- Flowback of the fluid back towards the surface
- Blowouts, often unreported, which spew hydraulic fracturing fluid and other byproducts across surrounding area
- Integrity of other pipelines involved
- Disposal of the flowback, including waste water and other waste products
Several organizations, researchers, and media outlets have reported difficulty in conducting and reporting the results of studies on hydraulic fracturing due to industry and governmental pressure, and expressed concern over possible censoring of environmental reports. Researchers have recommended requiring disclosure of all hydraulic fracturing fluids, testing animals raised near fracturing sites, and closer monitoring of environmental samples. After court cases concerning contamination from hydraulic fracturing are settled, the documents are sealed. The American Petroleum Institute denies that this practice has hidden problems with gas drilling, while others believe it has and could lead to unnecessary risks to public safety and health.
One New York Times report claimed that the results of a 2004 United States Environmental Protection Agency study were censored due to political pressure. An early draft of the study had discussed the possibility of environmental threats due to fracking, but the final report omitted this. The study's scope had been narrowed so that it only focused on the injection of fracking fluids, while omitting other aspects of the process. The 2012 EPA Hydraulic Fracturing Draft Plan was also narrowed thusly.
The air emissions from hydraulic fracking are related to methane leaks originating from wells, and emissions from the diesel or natural gas powered equipment such as compressors, drilling rigs, pumps, etc. In some areas, elevated air levels of harmful substances have coincided with elevated reports of health problems among the local populations. In Dish, Texas, elevated substance levels were detected and traced to fracking compressor stations, and people living near shale gas drilling sites complained of health problems, though a causal relationship to fracking was not established.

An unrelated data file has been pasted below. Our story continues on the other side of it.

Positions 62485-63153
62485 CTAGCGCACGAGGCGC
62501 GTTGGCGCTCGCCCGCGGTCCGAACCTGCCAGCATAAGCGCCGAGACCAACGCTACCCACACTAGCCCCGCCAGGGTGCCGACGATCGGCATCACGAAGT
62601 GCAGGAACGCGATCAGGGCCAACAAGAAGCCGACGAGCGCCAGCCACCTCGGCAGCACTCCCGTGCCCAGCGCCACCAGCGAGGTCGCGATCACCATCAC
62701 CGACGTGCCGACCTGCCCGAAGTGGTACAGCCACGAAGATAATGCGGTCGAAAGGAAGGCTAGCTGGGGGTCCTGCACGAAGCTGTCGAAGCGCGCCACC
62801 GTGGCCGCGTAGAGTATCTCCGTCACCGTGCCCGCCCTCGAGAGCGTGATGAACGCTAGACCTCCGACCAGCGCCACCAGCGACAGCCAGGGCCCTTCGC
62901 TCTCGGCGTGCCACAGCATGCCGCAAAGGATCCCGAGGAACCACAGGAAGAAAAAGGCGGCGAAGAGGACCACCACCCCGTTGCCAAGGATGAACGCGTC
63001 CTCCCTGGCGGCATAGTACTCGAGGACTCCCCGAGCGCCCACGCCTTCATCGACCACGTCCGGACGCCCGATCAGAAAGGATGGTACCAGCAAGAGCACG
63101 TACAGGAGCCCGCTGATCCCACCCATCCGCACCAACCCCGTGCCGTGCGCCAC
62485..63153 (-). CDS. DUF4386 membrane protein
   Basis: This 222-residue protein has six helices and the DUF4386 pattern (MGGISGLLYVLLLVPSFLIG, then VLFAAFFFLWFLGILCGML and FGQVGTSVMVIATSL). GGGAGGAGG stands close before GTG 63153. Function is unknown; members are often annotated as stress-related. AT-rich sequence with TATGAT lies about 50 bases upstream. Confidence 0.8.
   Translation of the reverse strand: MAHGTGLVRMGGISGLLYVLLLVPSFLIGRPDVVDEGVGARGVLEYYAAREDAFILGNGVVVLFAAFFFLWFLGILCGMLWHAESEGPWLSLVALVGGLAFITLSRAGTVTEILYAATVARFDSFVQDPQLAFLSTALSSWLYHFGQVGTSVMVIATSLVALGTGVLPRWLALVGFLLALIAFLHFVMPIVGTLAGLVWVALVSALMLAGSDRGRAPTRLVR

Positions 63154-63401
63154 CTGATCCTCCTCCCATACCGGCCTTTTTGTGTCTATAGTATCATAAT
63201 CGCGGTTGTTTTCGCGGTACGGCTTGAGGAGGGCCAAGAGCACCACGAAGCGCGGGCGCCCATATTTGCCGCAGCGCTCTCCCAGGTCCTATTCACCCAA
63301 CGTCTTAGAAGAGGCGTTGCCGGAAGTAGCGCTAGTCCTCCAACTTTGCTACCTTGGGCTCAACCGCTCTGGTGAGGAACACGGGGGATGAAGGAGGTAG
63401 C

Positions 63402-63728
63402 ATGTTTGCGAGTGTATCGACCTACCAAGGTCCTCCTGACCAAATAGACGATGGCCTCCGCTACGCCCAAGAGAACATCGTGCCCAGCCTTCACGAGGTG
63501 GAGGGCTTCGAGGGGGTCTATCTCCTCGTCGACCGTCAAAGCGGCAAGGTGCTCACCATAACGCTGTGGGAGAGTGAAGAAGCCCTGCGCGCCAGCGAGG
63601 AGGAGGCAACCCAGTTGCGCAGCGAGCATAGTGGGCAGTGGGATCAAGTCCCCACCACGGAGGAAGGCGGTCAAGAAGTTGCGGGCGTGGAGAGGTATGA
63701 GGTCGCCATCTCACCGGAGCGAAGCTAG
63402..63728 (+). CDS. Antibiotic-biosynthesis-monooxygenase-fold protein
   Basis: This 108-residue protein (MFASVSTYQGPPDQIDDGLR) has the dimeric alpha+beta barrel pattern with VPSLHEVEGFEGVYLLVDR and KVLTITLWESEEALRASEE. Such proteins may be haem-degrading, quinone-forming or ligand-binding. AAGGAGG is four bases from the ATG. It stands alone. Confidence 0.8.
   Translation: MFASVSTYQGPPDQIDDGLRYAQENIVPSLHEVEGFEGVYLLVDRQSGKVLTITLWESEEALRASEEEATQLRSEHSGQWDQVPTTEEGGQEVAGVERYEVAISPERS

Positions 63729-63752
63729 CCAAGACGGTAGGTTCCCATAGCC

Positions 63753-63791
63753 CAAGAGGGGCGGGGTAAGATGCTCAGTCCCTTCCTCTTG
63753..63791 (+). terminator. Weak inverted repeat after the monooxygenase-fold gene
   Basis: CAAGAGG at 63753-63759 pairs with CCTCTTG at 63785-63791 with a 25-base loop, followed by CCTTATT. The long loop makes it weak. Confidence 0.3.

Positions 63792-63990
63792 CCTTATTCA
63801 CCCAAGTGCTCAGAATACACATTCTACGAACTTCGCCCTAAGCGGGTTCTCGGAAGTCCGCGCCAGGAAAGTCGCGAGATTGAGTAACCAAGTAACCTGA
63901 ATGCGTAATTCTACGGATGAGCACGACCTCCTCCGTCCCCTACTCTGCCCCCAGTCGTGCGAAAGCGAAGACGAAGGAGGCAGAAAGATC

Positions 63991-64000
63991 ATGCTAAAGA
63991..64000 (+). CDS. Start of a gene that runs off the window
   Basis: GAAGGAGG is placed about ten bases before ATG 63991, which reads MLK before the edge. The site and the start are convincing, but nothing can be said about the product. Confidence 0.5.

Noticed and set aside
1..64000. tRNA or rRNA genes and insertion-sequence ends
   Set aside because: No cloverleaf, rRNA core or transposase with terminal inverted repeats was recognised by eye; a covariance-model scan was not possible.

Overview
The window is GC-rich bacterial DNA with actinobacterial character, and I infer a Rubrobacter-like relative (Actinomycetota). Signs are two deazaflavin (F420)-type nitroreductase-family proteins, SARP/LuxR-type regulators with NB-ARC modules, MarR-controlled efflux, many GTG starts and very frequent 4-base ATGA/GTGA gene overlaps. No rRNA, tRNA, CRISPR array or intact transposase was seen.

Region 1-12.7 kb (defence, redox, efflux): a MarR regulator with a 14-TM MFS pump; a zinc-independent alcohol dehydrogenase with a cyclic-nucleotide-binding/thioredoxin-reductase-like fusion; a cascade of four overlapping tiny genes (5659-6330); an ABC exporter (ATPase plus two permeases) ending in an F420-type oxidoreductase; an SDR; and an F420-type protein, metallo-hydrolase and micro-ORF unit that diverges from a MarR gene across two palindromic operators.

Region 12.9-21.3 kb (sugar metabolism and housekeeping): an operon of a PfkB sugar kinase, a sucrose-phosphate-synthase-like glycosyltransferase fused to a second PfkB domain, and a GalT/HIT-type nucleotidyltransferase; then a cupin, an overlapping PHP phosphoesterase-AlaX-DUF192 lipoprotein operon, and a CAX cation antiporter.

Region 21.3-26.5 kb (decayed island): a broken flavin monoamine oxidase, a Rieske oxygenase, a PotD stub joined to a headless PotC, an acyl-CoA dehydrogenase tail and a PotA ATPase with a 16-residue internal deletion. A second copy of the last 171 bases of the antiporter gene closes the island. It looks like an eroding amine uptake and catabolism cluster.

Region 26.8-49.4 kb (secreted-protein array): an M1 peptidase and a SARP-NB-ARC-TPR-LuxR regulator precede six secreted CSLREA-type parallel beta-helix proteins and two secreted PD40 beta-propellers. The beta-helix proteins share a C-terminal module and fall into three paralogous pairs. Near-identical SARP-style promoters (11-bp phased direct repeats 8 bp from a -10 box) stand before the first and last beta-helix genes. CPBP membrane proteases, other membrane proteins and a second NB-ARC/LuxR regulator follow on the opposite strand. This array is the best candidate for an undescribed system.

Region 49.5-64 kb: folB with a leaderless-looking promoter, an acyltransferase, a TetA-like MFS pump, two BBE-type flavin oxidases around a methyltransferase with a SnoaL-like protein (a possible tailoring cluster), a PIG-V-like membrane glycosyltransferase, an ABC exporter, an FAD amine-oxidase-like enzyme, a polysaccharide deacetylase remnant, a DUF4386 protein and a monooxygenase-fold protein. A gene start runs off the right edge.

The large volumes of water required have raised concerns about fracking in arid areas, During periods of low stream flow it may affect water supplies for municipalities and industries such as power generation, as well as recreation and aquatic life. It may also require water overland piping from distant sources. An average US well requires 3 to 8 million gallons of water.
There are concerns about possible contamination by hydraulic fracturing fluid both as it is injected under high pressure into the ground and as it returns to the surface. To mitigate the impact of hydraulic fracturing to groundwater, the well and ideally the shale formation itself should remain hydraulically isolated from other geological formations, especially freshwater aquifers. While some of the chemicals used in hydraulic fracturing are common and generally harmless, some are known carcinogens or toxic. The most common chemical used for hydraulic fracturing in the United States in 2005–2009 was methanol. An investigative report on the chemicals used in hydraulic fracturing states that out of 2,500 hydraulic fracturing products, "more than 650 of these products contained chemicals that are known or possible human carcinogens, regulated under the Safe Drinking Water Act, or listed as hazardous air pollutants". The report also shows that between 2005 and 2009, 279 products had at least one component listed as "proprietary" or "trade secret" on their required material safety data sheet.